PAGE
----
• Agility is out of reach. For agile teams you need the multi-disciplin engineer, not the specialist in X. A multi-disciplin engineer typically is very good in A, but good in B and C and - in case nobody else is available right now - will go for D at least sufficient.
The "Application Pattern" is good for efficiency in respect of this application. The team around the application is pretty constant and sharing knowledge. They know how to deal with the dark sides in the application and know how to develop and maintain. Sounds pretty good for setup of agile teams. But in real life I have seen as many disadvantages:
  • Example: The team responsible to create reports with the report application X that is stoneage. These developers are lost for the market. Personal development never took place. Some never realized that and the organization neither. No additional statements needed.
  • The team around the team lead (she is typically the line manager as well) has a strict parochial thinking. A local kingdom with a very strong local king. In case of troubles always the others are guilty. The local king protects but as well closes out his team. Lucky team to have a king with high ethics (I personlly met many of these high ethic peers for there team :-) but others as well :-( ).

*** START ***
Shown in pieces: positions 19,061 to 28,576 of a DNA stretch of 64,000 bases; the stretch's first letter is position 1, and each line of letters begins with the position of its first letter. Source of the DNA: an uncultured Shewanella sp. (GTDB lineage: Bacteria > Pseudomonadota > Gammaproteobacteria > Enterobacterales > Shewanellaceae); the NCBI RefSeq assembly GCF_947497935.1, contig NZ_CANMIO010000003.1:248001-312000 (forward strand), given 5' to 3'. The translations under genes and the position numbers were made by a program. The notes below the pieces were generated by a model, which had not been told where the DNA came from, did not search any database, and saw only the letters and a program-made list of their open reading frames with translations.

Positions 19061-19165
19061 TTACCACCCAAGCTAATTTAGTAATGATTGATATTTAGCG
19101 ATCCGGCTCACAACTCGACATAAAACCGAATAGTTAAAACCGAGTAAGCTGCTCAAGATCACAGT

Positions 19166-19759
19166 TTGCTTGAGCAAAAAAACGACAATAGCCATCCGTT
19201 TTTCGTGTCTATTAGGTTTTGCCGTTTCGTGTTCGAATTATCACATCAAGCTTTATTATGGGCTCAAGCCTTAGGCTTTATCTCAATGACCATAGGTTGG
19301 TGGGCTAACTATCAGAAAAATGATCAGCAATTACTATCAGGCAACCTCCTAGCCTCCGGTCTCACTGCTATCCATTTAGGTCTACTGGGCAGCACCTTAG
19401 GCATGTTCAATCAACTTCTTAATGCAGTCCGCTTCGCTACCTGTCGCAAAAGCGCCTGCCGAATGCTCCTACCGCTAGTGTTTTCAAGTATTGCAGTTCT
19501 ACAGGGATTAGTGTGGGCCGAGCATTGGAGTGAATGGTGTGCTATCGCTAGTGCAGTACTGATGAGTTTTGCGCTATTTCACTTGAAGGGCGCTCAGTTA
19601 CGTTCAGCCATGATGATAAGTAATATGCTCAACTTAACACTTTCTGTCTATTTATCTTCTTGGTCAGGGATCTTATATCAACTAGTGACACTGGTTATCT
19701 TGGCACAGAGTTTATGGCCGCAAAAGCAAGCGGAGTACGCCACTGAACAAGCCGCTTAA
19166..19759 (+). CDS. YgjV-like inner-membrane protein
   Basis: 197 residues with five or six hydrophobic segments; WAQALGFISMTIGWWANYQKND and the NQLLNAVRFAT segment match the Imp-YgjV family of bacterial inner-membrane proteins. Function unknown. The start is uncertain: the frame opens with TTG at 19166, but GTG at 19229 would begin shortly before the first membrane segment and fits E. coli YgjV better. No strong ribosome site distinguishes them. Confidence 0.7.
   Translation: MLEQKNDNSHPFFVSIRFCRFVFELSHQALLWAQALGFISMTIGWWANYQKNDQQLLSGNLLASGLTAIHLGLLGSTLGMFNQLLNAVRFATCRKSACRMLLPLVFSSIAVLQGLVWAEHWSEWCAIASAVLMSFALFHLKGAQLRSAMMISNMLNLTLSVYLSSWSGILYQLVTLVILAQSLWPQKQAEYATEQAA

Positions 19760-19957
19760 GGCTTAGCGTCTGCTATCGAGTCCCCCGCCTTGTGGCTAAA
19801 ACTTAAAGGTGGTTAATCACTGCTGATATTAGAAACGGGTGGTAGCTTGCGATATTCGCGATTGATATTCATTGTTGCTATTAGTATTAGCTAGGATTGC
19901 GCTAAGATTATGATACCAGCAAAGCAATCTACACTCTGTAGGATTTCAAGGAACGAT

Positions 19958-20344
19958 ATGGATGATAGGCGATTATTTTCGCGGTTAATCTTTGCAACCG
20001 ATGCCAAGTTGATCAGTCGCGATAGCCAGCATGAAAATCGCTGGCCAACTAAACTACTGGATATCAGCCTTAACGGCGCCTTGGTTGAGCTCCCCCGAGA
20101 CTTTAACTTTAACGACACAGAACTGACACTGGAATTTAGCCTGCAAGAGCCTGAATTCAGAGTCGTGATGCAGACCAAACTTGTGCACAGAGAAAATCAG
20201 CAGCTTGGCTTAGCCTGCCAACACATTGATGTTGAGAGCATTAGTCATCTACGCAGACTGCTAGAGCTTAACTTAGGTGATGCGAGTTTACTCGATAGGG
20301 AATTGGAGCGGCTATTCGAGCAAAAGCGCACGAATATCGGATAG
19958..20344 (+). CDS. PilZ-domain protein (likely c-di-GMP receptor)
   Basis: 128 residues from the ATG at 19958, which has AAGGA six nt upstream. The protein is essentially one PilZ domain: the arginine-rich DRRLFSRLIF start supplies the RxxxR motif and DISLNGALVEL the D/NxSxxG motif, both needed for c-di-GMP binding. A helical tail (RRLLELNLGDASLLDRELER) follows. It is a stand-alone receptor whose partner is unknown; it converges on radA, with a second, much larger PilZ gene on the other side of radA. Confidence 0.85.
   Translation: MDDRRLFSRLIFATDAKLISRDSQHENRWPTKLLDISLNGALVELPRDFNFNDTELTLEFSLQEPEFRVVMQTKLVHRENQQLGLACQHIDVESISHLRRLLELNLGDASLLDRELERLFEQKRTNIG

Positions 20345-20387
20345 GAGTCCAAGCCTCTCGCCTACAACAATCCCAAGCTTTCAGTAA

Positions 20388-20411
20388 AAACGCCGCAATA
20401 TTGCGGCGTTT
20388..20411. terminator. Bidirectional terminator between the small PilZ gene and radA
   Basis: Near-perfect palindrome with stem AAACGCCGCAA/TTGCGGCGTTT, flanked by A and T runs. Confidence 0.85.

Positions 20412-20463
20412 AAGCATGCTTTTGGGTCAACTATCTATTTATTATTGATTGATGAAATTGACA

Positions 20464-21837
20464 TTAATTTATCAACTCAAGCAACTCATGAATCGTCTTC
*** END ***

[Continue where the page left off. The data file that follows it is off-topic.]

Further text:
• To push a valuable business request through that touches - let's say - four or five local kingdoms is a multi-battlefront war between business and IT. One reason for the often mentioned and existing gap between business ind IT.
  • Anybody talking about personal development?! Organizations structured like this often buy-in the needed skill-set on the market. From time to time there are re-organizations going hand in hand with payoffs.
  • Interesting aspect: in organizations like this the instrument "project" often lost his meaning. Nobody really can say what a project is, when it started and when it ends. The team is working in a kind of permanent process on its application...
These structural patterns often hinder a change towards agility. The "Pool Pattern" with partial engagement in projects, therefore wrong cut projects and specialists. Inefficiency in the work force, specialists that are not used to work as teams and permanent building up of knowledge and throwing that knowledge just away again.

The "Application Pattern" with local kingdoms. A thinking that prevents business requests to be seen and handled as a whole, thus slowing down time to market. The compensation is installing a huge workforce of business analysts decomposing business values into tiny change requests passed into kingdoms to prevent subject matter discussions with local kings.

Two ways to implement waste. Is there a successful way?

My idea would be a combination of these pattern with a serious change of what a team is responsible for, what an application really is and what a project should has as context, goal and size.

I guess I reflect about that the next time.